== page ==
Machnouk picks up regional signals, prepares for the post-Hariri era

The announcement of the formation of the “Third Independence Movement” threatens the Future Movement and its Sunni constituency.

Tuesday 11/05/2021
A file picture of former Lebanese Interior Minister Nohad el-Machnouk speaking in Beirut, Lebanon. (AP)
A file picture of former Lebanese Interior Minister Nohad el-Machnouk speaking in Beirut, Lebanon. (AP)

BEIRUT- Lebanese political sources believe that Saudi Arabia’s changed view of Lebanese Prime Minister-designate Saad al-Hariri is behind former interior minister Nohad el-Machnouk’s call for Hariri to apologise for not being able to form a Lebanese government.

The sources revealed that Machnouk’s words are based on strong information that Saudi Crown Prince Muhammad bin Salman has now taken an unfavourable position towards Hariri and that he made his view known to an Arab official he met about a month ago in Riyadh.

According to Lebanese political sources, Machnouk  believes that France and Russia are now withdrawing their support for Hariri’s formation of a government of “specialists”.

In this regard, the sources indicated that Russia does not want to anger Hezbollah, which is not about to break its alliance with the President of the Republic, Michel Aoun and Gebran Bassil, as they provide the needed cover for Hezbollah’s continued possession of weapons outside state control.

They add that the same applies, to some extent, to France, which, despite its strong dissatisfaction with the Aoun-Bassil duo, cannot ignore the positions of Hezbollah and its Iranian sponsors and does not want to cut communication channels with them.

The sources justified Machnouk’s call for Hariri to relinquish his cabinet formation mandate by the realities on the ground. They indicate that Lebanon is heading towards a complete collapse and that it is better for Hariri not to put himself in a position where he is held responsible for the disaster that has befallen Lebanon.

The sources concluded that the former interior minister, who still represents Beirut in the Lebanese parliament, feels that the conditions are no longer suitable for the formation of a new government headed by Hariri.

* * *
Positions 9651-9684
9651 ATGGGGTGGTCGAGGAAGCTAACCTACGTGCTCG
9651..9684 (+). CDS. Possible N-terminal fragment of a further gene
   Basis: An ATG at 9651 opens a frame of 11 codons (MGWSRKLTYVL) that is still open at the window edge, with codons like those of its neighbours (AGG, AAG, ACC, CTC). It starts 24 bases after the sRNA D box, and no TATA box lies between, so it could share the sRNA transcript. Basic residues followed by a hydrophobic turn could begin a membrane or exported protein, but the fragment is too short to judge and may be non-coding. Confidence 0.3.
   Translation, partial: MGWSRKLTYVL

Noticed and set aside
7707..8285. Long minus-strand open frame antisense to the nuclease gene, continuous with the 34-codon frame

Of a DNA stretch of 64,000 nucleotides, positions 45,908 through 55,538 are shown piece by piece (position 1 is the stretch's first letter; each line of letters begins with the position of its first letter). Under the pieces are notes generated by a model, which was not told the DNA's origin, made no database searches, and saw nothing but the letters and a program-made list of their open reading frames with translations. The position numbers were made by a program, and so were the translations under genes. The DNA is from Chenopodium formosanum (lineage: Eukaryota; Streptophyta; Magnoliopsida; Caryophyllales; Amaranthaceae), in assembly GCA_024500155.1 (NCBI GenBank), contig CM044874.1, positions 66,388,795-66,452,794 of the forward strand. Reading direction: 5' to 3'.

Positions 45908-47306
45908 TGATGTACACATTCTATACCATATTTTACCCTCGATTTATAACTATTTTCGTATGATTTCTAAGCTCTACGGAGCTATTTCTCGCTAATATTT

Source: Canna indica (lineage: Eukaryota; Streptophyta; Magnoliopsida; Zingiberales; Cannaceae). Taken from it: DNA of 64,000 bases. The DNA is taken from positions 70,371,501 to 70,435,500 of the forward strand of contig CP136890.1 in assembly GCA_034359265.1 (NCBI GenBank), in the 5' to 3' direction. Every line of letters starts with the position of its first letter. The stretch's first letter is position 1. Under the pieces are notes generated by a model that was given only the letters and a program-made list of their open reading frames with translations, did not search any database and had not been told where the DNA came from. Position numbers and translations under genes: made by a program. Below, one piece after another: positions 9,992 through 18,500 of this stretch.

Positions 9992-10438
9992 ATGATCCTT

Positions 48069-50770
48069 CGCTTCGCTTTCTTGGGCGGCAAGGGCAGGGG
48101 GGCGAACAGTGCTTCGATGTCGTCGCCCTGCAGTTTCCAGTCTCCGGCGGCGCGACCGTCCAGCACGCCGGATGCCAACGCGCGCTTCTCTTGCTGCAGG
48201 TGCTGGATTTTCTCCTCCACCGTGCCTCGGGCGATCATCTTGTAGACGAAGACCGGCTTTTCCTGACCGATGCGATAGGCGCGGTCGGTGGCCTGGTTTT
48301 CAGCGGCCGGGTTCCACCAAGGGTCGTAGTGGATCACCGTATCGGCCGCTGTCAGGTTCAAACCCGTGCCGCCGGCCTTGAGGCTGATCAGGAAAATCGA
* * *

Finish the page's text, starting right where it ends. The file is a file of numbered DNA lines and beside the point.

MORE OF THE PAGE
They added that the opinion of the former minister, who worked for a long time with Rafik Hariri, is that Saad Hariri now faces a dead end that makes apologising a serious option in light of the insistence of the president and his son-in-law on impossible conditions that prevent him from forming a government.

Machnouk said in press statements that “if Hariri does not apologise, we will suffer for a very long time from this matter, but if he apologises, the problem will be even greater, because his apology at this stage would constitute a great shock to a segment of Lebanese society, especially his father’s supporters.”

Machnouk considered that “the political Hariri trend is afflicted with major flaws and failures after the mistake of electing Michel Aoun as president of the republic,” differently from “the nationalist Hariri trend (…) for which Rafik Hariri fought.”

Lebanese observers believe that the former interior minister picked up regional signals, especially from Saudi Arabia, pointing to the end of the bet on Hariri as a figure capable of confronting the growing influence of Hezbollah and behind it, that of Iran.

Hariri has long sought to present himself as an alternative capable of playing this role. In strong statements he made in the past few years always he depicted himself as being in the opposite camp of the Shia party.